The year was 1994 when Fast Multimedia AG (Munich Germany) announced the Fast Video Machine. The Fast Video Machine was a hybrid editor, which is a product category that’s now all but disappeared to the filmmaking world.
Linear Editing was the standard, two or more video tape recorders (VTR’s) connected to a device that allowed you to record video linearly in real time from deck to deck. The new wave, of course, was Non-Linear Editing, which was the full digitization of your video assets which allowed you to cut entirely within the computer. For 1994 though, Non-Linear Editing was impossibly out of reach for most editors, besides the quality of the digitized video was not all that great, and you needed to go back to tape for the online edit. Hybrid-Editing was a crazy marriage of linear deck control, and the select digitization of certain parts of video (such as transitions), which allowed you to use the actual video tape signal for high quality, and married it with the digital transitions for flexibility. It actually worked remarkably well.
Here’s some words of advice at the time from Bob Noyle in Videomaker Magazine in 1994:
“Digital nonlinear enthusiasts will tell you, “Tape is dead!” Don’t believe them. Videotape is cheaper; 10 cents a minute compared to $100 for disk storage of one minute of high-quality digital video. Videotape is higher quality; going straight from tape to tape keeps you free of artifacts from digital video compression. And camcorder videotape itself may soon become digital, with the new DVC (digital video cassette) coming next year. So there will probably be a videotape edit controller in your future.”
I started editing with the Fast Video Machine when I was cutting the Videomaker TV show, and our production was shot on Hi8 tape, and then “mastered” to S-VHS for distribution to our broadcaster (the USA network at the time). Of course now I cringe to think of the quality of second-generation S-Video going out, but hey those were the days… Still let’s break down the Fast Video Editing workflow and see where Hybrid-Editing came into its own.
Editing with Fast was, well fast. What’s amazing to me is that all the way back in 1994 we had actual real time computer based editing. The key was, that your master tape in your edit deck was essentially “online” the entire time you were cutting. The timeline consisted of clips that, instead of referencing digitized media, simply referenced timecode ranges on the tape. If you changed tapes, the Fast Video Machine would remember that too. The really cool part was that if you were doing a transition, like a dissolve, then the editor would actually just digitize the clips involved in the transition, and play only that back from the hard disk. You could also add titles and graphics to the timeline as well.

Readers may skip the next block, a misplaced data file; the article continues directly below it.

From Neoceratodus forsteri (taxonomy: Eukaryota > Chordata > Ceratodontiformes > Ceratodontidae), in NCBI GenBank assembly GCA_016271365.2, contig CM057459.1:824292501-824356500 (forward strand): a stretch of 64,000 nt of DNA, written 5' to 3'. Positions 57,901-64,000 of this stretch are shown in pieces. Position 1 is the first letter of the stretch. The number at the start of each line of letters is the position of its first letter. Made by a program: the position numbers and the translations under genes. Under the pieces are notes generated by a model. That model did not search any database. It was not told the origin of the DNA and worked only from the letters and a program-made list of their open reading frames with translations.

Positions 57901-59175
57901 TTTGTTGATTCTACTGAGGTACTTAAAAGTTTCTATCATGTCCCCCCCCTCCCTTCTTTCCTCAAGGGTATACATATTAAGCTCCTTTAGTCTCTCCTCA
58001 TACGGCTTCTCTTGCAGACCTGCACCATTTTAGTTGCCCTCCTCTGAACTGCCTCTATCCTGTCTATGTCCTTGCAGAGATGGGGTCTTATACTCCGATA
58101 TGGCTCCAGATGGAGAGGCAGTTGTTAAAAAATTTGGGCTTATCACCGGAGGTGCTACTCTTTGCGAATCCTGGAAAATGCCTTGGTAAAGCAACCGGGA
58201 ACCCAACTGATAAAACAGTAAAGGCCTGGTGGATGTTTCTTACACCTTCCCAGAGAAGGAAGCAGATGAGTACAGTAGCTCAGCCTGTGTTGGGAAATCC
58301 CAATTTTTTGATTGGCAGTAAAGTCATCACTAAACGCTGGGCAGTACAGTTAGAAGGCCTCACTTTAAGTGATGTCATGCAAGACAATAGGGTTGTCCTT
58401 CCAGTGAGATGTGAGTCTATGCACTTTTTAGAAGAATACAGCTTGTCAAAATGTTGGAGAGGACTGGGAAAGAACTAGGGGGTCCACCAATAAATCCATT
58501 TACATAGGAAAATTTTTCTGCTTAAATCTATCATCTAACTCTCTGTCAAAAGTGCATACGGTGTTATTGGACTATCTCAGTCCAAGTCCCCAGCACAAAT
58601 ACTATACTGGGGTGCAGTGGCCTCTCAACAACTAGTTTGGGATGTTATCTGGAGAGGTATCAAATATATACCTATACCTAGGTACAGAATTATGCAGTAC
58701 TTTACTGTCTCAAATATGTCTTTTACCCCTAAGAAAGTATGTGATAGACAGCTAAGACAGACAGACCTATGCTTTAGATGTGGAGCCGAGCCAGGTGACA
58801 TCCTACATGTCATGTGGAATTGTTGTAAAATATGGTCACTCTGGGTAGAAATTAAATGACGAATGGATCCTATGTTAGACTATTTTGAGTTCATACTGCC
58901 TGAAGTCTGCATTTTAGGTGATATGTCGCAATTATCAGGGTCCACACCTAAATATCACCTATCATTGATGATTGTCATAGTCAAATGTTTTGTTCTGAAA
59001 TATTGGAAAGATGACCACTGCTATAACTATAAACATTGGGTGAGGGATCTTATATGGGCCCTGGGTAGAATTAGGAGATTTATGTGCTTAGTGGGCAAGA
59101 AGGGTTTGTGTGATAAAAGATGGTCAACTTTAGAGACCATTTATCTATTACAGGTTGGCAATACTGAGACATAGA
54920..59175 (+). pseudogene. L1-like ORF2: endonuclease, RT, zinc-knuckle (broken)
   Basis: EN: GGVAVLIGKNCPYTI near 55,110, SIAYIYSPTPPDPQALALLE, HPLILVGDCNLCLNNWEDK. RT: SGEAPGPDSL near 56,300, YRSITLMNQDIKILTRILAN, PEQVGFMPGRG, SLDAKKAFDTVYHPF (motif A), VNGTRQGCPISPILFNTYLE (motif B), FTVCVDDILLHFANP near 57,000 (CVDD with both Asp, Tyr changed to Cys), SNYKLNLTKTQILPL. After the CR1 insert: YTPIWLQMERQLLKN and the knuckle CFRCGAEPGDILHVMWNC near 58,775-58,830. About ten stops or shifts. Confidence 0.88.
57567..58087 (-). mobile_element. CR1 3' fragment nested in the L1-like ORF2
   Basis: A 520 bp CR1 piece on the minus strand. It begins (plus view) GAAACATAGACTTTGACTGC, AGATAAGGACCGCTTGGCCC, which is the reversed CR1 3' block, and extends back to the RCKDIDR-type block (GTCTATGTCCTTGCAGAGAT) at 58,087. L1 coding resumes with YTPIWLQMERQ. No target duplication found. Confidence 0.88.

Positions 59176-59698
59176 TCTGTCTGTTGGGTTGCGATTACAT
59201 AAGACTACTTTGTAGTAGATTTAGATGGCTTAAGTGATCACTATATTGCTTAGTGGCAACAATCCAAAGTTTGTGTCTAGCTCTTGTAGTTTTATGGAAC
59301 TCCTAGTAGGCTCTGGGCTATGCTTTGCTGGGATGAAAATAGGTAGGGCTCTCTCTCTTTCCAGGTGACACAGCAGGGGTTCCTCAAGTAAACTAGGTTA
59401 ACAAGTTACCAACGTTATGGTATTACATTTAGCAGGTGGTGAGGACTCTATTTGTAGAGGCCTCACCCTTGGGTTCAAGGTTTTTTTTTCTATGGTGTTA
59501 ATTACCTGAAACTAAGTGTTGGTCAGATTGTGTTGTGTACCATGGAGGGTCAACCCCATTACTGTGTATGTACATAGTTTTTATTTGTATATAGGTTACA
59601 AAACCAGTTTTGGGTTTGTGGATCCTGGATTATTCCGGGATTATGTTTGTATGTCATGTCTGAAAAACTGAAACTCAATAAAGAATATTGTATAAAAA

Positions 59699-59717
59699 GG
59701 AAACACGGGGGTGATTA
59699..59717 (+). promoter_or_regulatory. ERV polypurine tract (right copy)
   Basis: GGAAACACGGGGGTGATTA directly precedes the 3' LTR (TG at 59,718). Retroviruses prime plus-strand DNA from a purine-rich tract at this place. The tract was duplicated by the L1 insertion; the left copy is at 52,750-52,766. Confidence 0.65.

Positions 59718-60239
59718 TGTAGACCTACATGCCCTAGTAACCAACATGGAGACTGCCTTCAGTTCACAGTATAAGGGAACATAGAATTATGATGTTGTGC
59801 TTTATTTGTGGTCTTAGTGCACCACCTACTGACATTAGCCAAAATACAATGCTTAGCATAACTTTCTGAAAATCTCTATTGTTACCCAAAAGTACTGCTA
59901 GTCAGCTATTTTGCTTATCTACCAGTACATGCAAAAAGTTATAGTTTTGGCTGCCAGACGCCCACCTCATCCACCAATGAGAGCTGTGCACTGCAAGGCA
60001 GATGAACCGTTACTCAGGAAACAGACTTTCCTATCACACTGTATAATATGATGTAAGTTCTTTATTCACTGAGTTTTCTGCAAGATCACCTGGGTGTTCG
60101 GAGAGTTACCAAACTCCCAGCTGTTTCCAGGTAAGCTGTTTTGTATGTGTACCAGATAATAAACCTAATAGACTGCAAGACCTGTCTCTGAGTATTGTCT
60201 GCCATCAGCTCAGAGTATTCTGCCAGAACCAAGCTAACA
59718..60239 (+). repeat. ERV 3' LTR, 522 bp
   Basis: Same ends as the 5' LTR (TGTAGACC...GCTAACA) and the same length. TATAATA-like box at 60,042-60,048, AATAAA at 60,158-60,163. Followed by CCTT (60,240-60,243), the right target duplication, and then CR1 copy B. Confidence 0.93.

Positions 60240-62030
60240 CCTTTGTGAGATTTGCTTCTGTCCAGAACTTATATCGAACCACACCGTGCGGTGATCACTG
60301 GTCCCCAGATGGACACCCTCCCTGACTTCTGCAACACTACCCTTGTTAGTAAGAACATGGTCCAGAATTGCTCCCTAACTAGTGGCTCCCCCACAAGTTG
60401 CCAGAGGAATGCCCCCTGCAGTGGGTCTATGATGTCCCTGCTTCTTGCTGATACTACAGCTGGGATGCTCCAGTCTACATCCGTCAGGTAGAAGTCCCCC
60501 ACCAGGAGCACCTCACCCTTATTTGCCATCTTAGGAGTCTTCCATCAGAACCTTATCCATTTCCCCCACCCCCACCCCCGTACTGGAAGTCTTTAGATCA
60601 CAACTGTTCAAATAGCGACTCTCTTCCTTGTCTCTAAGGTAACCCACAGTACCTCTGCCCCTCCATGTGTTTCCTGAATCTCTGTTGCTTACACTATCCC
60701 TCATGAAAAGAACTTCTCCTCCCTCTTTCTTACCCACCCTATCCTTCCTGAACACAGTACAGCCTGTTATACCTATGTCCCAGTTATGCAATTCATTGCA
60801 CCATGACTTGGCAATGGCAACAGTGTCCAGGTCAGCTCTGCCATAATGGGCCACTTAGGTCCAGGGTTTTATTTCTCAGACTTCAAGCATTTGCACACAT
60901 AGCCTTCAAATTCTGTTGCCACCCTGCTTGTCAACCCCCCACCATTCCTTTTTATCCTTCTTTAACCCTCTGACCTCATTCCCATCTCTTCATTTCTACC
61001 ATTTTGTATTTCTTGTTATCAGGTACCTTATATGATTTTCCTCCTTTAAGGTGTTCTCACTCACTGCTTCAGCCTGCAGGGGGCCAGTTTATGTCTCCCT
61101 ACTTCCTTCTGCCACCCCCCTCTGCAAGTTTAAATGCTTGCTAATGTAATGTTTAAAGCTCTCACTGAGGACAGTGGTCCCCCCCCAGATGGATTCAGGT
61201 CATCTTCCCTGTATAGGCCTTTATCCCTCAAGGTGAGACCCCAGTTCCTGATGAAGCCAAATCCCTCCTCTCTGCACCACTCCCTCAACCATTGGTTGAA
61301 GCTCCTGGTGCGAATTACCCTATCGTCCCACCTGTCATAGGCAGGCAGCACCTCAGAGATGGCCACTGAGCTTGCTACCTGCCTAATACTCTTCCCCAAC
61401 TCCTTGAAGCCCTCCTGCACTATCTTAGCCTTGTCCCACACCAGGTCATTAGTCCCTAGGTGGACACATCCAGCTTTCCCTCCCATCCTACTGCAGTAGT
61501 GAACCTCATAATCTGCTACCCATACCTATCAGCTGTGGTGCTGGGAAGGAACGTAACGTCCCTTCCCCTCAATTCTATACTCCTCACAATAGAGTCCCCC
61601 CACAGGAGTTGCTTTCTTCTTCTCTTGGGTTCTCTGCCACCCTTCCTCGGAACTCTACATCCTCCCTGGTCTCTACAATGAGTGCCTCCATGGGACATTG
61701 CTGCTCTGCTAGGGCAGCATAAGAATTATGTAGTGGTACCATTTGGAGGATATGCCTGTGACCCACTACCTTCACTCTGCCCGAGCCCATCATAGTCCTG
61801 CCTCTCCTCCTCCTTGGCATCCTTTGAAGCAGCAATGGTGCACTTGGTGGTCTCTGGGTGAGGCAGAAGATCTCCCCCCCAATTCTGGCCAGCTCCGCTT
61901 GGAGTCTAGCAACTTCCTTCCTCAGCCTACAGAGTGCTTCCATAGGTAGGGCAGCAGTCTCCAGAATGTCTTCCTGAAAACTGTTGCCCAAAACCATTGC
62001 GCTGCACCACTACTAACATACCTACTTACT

What would happen at the end was a true assembly. The Fast Video Machine would collect all the data on clips, transitions, and graphics and then assemble them from beginning to end on your record deck. If it was a straight cut, it was a simple tape to tape transfer. If there was a transition it would play back from the hard disk. If there was a graphic involved, the video signal would go through the computer and have it overlaid in real time. The record deck would start and stop several times. Scene by scene your program would be added to the record tape. There would be prompts to switch source tapes, and pre-rolls and post rolls would occur, but at the end you would have a completely finished master. The Fast Video Machine took the actual editing process and made it non-destructive inside the computer, but kept the speed and quality of an online linear edit for output.